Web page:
Recommending Someone On #FollowFriday: We all know what #followfriday is for – it’s for finding the cream of the crop in the Twitterverse using the crowd as our guide. And of course, it’s not completely altruistic in practice, is it? Follow Friday is about you recommending others for mutual gain. You receommend someone, they get followers AND it signals to them that you’re aware of them, that you endorse them etc etc. I find that people create the most mutual value on Follow Friday when they focus on a single person and give explanations why they are making the recommendation. Tweeting a message like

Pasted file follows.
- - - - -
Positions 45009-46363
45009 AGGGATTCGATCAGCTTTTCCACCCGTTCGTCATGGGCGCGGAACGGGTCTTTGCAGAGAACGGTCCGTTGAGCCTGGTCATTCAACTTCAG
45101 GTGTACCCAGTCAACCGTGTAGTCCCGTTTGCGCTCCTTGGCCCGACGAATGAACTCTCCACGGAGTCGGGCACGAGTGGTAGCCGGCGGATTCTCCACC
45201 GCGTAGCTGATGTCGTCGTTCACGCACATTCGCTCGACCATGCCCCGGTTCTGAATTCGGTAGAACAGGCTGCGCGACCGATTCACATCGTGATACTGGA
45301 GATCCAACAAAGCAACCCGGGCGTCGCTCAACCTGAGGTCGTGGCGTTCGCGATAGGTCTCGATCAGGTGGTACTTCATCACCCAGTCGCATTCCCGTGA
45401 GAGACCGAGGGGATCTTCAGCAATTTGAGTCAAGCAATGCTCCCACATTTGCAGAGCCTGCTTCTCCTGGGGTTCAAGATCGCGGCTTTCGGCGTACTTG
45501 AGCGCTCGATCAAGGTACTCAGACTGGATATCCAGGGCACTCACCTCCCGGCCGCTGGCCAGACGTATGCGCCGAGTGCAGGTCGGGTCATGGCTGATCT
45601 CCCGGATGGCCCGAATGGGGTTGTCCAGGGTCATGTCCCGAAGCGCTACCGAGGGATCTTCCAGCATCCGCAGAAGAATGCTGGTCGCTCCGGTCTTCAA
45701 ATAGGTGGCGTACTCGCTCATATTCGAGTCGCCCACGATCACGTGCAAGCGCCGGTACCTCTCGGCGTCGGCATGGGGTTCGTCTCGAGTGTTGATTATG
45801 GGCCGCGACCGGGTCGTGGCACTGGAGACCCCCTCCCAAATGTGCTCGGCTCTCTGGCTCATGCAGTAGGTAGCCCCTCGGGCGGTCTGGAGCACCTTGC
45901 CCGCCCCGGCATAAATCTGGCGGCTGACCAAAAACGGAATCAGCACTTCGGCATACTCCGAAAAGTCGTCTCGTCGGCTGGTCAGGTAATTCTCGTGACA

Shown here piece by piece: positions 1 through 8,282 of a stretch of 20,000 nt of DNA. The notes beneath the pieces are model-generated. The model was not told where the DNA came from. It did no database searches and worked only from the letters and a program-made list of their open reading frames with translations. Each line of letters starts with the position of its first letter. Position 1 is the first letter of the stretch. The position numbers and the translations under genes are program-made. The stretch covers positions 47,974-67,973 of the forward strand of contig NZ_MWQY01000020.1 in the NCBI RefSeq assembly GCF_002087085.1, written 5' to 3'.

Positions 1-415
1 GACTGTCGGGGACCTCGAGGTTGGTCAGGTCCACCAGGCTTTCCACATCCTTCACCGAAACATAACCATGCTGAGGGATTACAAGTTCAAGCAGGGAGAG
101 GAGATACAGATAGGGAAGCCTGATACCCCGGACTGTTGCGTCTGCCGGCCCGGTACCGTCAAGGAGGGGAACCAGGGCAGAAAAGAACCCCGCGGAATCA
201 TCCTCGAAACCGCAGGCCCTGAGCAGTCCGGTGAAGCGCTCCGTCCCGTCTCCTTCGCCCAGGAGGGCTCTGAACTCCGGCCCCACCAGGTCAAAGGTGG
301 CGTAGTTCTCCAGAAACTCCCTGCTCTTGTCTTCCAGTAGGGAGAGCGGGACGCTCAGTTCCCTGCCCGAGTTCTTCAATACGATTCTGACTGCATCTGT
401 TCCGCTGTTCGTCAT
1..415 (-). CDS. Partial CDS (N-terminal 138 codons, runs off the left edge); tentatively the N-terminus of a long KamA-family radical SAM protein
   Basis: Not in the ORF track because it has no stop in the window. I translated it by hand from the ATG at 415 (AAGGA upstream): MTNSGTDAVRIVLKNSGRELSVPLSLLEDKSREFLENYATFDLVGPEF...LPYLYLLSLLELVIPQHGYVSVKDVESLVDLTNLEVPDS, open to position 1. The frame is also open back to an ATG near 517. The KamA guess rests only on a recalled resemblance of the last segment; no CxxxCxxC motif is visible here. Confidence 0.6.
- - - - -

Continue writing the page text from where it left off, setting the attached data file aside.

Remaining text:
“@globalpatriot inspired me this week. He writes a great blog on Global issues that I frequent #followfriday”
is much better than a post like this…
“@whyshouldIcare @whoisthis @whatsthepoint @dontcare #followfriday
Now that I’ve outlined a few ways to use Twitter for effective signaling, I hope your creative juices are flowing and you’re starting to think of other ways that you can use Twitter for signaling and creating relationships in the future. Remember, including people’s names in posts helps them find you and can often be an indicator of mutual interest and be used for mutual benefit. Giving credit and making recommendations in positive ways consistently can only benefit you in the long run…So go forth and crank up that antenna.